Former Fall River Mayor Acquitted Of Several Convictions

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Representation. A U.S. courtroom.

The former mayor of the Massachusetts city Fall River is still facing prison time after being acquitted of several convictions. 

Jasiel Correia, the ex-mayor of Fall River, appeared in court on Monday to be sentenced on 21 federal corruption and fraud counts. 

However, a federal judge threw out six counts of wire fraud and two counts of filing false tax returns after determining the prosecutors failed to provide proper proof to maintain the convictions.

Despite the acquittal, Correia’s convictions on multiple counts of extortion, wire fraud, and extortion conspiracy remain in place.  He was initially convicted of nine counts of wire fraud, four counts of extortion conspiracy, four counts of filing false tax returns, and four counts of extortion.

Correia was elected mayor in 2015 at the age of 23. During his campaign, he portrayed himself as a successful entrepreneur who could help strengthen the struggling city. However, federal prosecutors claimed he stole money from investors and used it to finance a lavish lifestyle.

Once he took office, prosecutors believe he accepted bribes from marijuana vendors that wanted to open up businesses in the city. Correia has maintained his innocence throughout the scandal.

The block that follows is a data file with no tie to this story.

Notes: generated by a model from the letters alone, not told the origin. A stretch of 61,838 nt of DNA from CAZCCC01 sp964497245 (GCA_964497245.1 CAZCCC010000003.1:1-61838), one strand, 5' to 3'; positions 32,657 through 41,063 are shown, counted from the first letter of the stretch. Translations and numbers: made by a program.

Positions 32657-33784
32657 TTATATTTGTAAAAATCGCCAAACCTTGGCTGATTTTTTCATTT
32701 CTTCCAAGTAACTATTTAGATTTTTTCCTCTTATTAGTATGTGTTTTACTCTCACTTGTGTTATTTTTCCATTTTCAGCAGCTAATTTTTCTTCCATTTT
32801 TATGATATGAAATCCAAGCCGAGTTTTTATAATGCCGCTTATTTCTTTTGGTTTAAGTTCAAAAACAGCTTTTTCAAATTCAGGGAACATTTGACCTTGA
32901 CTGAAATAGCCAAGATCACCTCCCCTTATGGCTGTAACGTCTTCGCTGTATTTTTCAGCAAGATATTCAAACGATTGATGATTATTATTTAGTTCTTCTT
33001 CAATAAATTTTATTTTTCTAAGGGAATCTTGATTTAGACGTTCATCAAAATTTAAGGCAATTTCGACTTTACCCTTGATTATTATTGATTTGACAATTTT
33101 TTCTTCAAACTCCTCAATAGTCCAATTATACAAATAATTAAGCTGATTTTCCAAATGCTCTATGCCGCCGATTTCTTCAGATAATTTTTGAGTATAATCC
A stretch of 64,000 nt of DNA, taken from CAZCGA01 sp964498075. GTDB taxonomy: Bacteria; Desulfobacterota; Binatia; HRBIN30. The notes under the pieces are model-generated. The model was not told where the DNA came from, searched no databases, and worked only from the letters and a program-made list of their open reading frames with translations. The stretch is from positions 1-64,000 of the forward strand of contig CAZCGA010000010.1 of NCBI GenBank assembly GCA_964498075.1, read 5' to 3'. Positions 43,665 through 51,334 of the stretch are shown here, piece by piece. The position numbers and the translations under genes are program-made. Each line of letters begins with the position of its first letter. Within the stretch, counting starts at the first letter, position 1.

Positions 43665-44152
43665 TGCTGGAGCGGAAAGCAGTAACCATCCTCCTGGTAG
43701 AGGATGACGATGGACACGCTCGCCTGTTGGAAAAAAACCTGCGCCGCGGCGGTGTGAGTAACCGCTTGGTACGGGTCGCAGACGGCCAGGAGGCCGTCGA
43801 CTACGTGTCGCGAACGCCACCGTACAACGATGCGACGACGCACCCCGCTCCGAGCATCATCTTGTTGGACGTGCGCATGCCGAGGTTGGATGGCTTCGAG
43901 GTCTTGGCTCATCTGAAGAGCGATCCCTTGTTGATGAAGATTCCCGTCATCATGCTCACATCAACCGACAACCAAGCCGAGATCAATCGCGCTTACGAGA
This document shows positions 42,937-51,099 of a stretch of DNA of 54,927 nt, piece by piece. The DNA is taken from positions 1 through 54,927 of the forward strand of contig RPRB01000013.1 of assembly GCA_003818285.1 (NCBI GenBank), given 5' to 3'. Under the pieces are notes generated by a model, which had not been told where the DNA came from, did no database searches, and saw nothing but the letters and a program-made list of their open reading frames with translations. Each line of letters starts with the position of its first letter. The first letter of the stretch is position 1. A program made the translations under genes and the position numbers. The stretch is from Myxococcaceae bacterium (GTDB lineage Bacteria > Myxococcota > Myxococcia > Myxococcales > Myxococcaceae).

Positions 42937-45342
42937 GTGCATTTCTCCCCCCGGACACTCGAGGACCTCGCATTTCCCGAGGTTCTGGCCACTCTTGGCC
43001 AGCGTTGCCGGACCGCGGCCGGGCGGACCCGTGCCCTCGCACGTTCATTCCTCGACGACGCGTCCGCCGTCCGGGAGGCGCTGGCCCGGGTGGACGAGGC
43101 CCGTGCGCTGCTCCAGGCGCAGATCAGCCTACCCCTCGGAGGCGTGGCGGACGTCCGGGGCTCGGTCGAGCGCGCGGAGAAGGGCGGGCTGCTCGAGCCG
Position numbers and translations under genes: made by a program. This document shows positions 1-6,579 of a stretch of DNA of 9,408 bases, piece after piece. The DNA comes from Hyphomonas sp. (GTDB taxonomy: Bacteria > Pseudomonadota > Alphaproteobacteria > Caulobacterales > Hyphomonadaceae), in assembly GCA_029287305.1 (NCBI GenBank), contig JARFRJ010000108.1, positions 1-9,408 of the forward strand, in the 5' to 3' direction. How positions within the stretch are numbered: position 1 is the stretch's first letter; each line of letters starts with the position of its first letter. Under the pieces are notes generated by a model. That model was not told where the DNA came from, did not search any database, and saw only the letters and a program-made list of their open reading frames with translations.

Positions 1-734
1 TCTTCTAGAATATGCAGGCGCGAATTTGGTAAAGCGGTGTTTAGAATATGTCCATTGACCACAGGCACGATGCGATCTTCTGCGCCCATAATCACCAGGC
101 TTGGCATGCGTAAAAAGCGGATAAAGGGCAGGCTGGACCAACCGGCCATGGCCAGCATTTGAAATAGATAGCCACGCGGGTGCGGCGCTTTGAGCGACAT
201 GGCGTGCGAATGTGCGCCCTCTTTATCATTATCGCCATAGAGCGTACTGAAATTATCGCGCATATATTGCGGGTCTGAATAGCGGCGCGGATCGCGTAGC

Although the judge has tossed several of Correia’s convictions, Mark Dana, a legal analyst at NBC 10, believes the disgraced mayor could still be sentenced to several years in prison if he doesn’t own up to his wrongdoing. 

“If he is remorseful, sincerely remorseful, it probably will be on the lower end, something in the area of five or four years,” Dana said. 

“If, however, he says nothing or says he’s innocent -- which he has, right after the verdict to the media -- then he’s got a problem because, under those circumstances, the court under the federal sentencing guidelines can give up to six, seven, eight years.”

Federal prosecutors were seeking an 11-year prison sentence and wanted Correia to forfeit more than $560,000, pay almost $300,000 in restitution to investors and over $20,000 to the IRS.

The sentencing portion of Correia’s hearing is expected to begin Tuesday morning.


Photo: Pixabay

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